The EarWerkz Supra 2 is a worthy competitor if somewhat different in focus. I'd say the triple driver V3 has better low end heft, smoother treble, and more easily keeps its composure when played at high volumes. It's a slightly warm IEM, smooth but very clear up top, and with very good technicalities all around. The Supra 2 is tonally flatter, more dry in the midrange, and has a generally more direct and "small" feeling to it. This may sound negative but it actually works better under certain circumstances. As I write this I'm listening to the reference system mentioned earlier, going through a wide variety of genres, and finding myself split down the middle as far as which CIEM works best for any given track. It varies with recording quality, the V3 being more forgiving and the Supra more honest. And it varies with my mood—do I want purity and accuracy or a bit of fun? With both models being so different, I'd say they can easily coexist on the Wall of Fame together, much like the complimentary duo of HD800 and LCD-3

So there you have it. Jack Vang wanted to know how his flagship design stacked up to the competition on the Wall of Fame. I'd say the Legend R came mighty close to actually pulling it off, foiled only by the sheer brilliance of a more expensive competitor with similar voicing. What neither Jack nor I saw coming was his most affordable model standing so strong in the face of established models—the Supra 2 is a real standout in the entry-level space. If you value neutrality and honesty over sonic fireworks, it should definitely be on your radar. First time custom in-ear monitor buyer? Give the EarWerkz Supra 2 a look. Or, if you already own a more colored IEM and want to add another to your arsenal for contrast, the Supra 2 proves very worthy of consideration.

As I was knee deep in my evaluation of the Legend R, EarWerkz contacted me about their latest development which they call the Legend Omega. It's not really a new model but more of a tweak to the existing Legend R, swapping some drivers and expanding the crossover to a full 8-way design. Cost is $1,299 which is $100 more than the Legend R, so it could technically be considered their highest model. EarWerkz wants me to check it out so I'll have an update sometime down the road discussing that version.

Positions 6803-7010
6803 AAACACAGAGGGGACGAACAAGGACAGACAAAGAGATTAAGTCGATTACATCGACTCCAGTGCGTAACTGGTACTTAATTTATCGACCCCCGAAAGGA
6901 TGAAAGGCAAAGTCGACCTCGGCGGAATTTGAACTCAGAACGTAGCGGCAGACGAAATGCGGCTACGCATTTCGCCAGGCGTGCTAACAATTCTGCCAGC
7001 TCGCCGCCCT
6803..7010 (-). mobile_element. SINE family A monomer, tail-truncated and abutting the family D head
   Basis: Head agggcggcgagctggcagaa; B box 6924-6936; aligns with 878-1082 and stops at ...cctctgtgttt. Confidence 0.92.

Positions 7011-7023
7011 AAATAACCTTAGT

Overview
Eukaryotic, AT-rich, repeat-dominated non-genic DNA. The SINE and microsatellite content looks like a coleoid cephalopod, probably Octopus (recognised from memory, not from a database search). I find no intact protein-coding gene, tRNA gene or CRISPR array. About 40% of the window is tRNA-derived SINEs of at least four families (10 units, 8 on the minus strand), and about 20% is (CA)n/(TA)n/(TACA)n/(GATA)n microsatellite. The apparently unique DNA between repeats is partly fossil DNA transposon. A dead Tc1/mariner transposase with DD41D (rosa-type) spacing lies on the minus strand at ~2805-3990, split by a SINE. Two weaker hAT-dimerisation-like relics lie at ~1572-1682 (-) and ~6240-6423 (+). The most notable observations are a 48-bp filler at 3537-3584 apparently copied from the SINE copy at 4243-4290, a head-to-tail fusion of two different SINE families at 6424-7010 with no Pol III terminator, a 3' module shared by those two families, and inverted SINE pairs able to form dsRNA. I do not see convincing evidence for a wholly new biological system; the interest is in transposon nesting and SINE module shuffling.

EarWerkz home page and product pages for Legend R and Supra 2
Head-Fi Legend R review and threads here and here.
Head-Fi Supra 2 reviews and threads here and here.

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SashimiWu's picture

What perfect timing for this review since I was looking into the Omega model of the Earwerkz lineup. I am curious to see if you have heard this model in addition to the Legend R?

I really wanted to try them out (either the Legend or the Omega) but it seems that slightly rolled off treble and wider/deeper soundstage) to make it a reasonable purchase.

It is wonderful to hear about a company that offers such great customer service and fast turn around times on their products. I have personally emailed Jack and he is very passionate and friendly about his work. Maybe an Omega is in my future since they seem to sound different enough to provide a nice complement to my K10's.

Thanks for the information regarding DAP's and hope your second part of the review comes out soon!

SashimiWu's picture

Didn't read the part where you said you didn't demo the Omega. Please disregard that portion of my comment.

John Grandberg's picture

I agree the customer service aspect is nice - not sure if Jack can possibly keep that up if his company experiences enough growth, but I know he'll give it his best shot.

The DAP project continues rolling on. Still waiting on the Sony ZX2 to arrive, and just got a balanced adapter for the AK units. So I've still got lots of listening to do, not to mention writing.

You should see how many players and accessories are sitting on my audio rack.... it's ridiculous.

SashimiWu's picture

It's awesome that you picked up the ZX2. That is probably the top of my list for my next DAP. I have always enjoyed the Sony house sound as well as their UI. Looking forward to see your comparisons.

indialogue's picture

I think you've summed up the Supra extremely well! It's a great bang for buck CIEM

KC33's picture

I was so impressed with your writing style that I just wanted to thank you for making this review so entertaining as well as informative.